It has been reported that the native crotamine also targets nucleolus, which is a nuclear structure composed by RNA, DNA, and proteins, that has different functions, such as ribosomal subunit assembly, mRNA biogenesis, and nucleolus organizer region, in immortalized and cancer cell lines, such as CHO (Chinese hamster ovary) and murine melanoma B16-F10 [16]. Rádis-Baptista and coworkers [5] designed and synthesized the nucleolar-targeting peptides (NrTPs) based on two structural simplified sequences of crotamine: Peptide 1 (YKQCHKKGGKKGSG) and Peptide 2 (YKQCHKKGGXKKGSG), both containing only one single cysteine residue (Figure 1). In HeLa cells, they were found at the nucleus and in nucleolus. Similarly to the native crotamine, these peptides bind to DNA and chromosomes at different stages of the cell cycle [15].

3. Crotamine Antimicrobial and Antifungal Activity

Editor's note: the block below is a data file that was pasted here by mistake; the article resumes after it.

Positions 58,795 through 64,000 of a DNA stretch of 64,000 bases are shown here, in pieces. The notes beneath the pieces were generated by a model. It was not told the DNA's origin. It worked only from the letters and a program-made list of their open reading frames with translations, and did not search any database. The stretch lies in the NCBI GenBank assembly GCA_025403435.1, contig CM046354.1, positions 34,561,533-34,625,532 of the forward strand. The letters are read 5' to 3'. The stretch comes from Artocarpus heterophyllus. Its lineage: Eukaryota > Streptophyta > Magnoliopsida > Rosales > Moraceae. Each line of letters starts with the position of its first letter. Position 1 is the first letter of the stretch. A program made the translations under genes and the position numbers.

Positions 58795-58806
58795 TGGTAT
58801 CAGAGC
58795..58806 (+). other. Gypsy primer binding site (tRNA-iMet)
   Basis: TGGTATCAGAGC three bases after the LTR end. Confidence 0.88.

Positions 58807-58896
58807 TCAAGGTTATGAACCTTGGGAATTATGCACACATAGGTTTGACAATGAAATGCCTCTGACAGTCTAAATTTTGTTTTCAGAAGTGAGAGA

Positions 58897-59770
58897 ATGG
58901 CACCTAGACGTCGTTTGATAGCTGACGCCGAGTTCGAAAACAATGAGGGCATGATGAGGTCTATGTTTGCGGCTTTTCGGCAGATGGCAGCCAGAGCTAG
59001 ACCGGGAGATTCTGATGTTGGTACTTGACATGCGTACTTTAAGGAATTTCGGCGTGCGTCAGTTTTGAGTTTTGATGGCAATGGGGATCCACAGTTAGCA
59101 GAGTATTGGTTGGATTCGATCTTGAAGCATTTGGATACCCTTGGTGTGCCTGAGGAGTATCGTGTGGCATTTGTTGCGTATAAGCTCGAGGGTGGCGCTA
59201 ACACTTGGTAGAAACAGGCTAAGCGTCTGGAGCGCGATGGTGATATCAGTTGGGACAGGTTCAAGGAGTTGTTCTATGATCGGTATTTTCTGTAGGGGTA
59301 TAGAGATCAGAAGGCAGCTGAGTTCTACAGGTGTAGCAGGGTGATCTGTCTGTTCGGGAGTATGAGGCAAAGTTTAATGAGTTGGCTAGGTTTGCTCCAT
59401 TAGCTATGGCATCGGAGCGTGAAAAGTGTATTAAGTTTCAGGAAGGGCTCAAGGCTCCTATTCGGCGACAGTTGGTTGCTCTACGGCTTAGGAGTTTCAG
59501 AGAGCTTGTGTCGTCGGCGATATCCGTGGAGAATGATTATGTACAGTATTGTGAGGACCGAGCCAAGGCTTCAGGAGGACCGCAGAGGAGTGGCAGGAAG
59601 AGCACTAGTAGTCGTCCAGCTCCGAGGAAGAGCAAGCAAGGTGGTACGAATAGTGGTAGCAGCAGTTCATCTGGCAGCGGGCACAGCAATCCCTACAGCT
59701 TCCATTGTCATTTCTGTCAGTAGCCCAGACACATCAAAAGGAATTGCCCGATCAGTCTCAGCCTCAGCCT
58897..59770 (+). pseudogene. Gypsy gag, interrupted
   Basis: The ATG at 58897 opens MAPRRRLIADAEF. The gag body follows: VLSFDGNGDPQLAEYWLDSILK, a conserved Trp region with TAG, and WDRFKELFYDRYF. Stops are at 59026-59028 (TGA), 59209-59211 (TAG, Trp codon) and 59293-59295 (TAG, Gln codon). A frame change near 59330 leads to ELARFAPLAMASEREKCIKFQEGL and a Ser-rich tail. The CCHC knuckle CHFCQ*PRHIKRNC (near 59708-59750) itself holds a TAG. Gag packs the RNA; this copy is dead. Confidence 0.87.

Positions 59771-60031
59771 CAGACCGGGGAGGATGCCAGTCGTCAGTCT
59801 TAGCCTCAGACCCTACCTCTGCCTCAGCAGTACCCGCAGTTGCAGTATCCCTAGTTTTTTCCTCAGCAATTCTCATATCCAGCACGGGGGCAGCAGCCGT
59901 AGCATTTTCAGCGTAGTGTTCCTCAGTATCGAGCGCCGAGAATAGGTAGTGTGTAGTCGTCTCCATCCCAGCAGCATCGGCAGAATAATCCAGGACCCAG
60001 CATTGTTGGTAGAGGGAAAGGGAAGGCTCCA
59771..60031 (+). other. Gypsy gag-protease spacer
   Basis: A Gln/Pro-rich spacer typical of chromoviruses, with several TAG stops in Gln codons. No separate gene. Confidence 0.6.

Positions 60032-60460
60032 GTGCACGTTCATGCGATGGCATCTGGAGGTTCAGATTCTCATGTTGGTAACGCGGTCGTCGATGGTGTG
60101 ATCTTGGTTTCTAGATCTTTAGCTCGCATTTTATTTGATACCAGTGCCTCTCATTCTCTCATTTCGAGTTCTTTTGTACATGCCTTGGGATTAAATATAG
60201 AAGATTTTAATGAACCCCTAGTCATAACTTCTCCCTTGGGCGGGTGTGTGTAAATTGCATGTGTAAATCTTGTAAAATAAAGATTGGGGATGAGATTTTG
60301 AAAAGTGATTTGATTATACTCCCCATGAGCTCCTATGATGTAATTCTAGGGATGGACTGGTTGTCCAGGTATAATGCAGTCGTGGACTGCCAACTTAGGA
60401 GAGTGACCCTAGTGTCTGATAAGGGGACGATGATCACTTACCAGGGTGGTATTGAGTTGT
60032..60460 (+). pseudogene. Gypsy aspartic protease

The antimicrobial peptides (AMPs) are small cationic peptides, responsible for the adaptive immunity in the external surface of skin and mucus of several organisms across the evolutionary spectrum [25]. The AMPs are a unique class composed of varying molecules grouped into subgroups based on their amino acid composition and structure. AMPs are classified into three major groups: (i) peptides with an -helical conformation (insect cecropins, magainins, etc.), (ii) cyclic and open-ended cyclic peptides with pairs of cysteine residues (defensins, protegrin, etc.), and (iii) peptides with an overrepresentation of some amino acids (proline-rich, histidine-rich, etc.) [26]. AMPs present a rapid killing and broad-spectrum antimicrobial activities [27]. AMPs are usually composed of 12 to 50 amino acid residues, and they show at least two or more positively charged residues, generally represented by arginine, lysine, or histidine, in acid environments, and with a high content of hydrophobic residues (usually >50%) [28]. Moreover, most AMPs display hydrophobic and cationic properties, have a molecular mass below 25–30 kDa, and adopt an amphipathic structure (alpha-helix, beta-hairpin-like beta-sheet, beta-sheet, or alpha-helix/beta-sheet mixed structures) [29]. The ability to associate with the cell membrane is a key feature of the AMPs, although the membrane permeabilization is not an essential requirement for their activity [30]. Different peptides act in different ways and the exact mechanisms are only beginning to be elucidated. Some intracellular targets have also been described [31]. In fact, speculations that transmembrane pore formation is not the only mechanism of microbial killing suggest that translocated peptides can alter cytoplasmic membrane septum formation, inhibit cell-wall synthesis, inhibit nucleic acid synthesis, inhibit protein synthesis, or inhibit enzymatic activity [30]. It seems that crotamine is also a potential candidate to be included in this class of compounds with antimicrobial activities [32]. More interestingly, it is likely that crotamine and the well-known AMP defensin could have been derived from a common ancestor gene [33]. This was suggested by Nicastro and coworkers [1], who first described the similarities of the disulfide bonds pattern of these molecules. However, significant differences in the primary structure/amino acid composition are observed for these molecules [34]. Despite the well-known broad antimicrobial spectrum of defensins [35], crotamine shows a modest activity towards both Gram-negative and Gram-positive bacteria [36].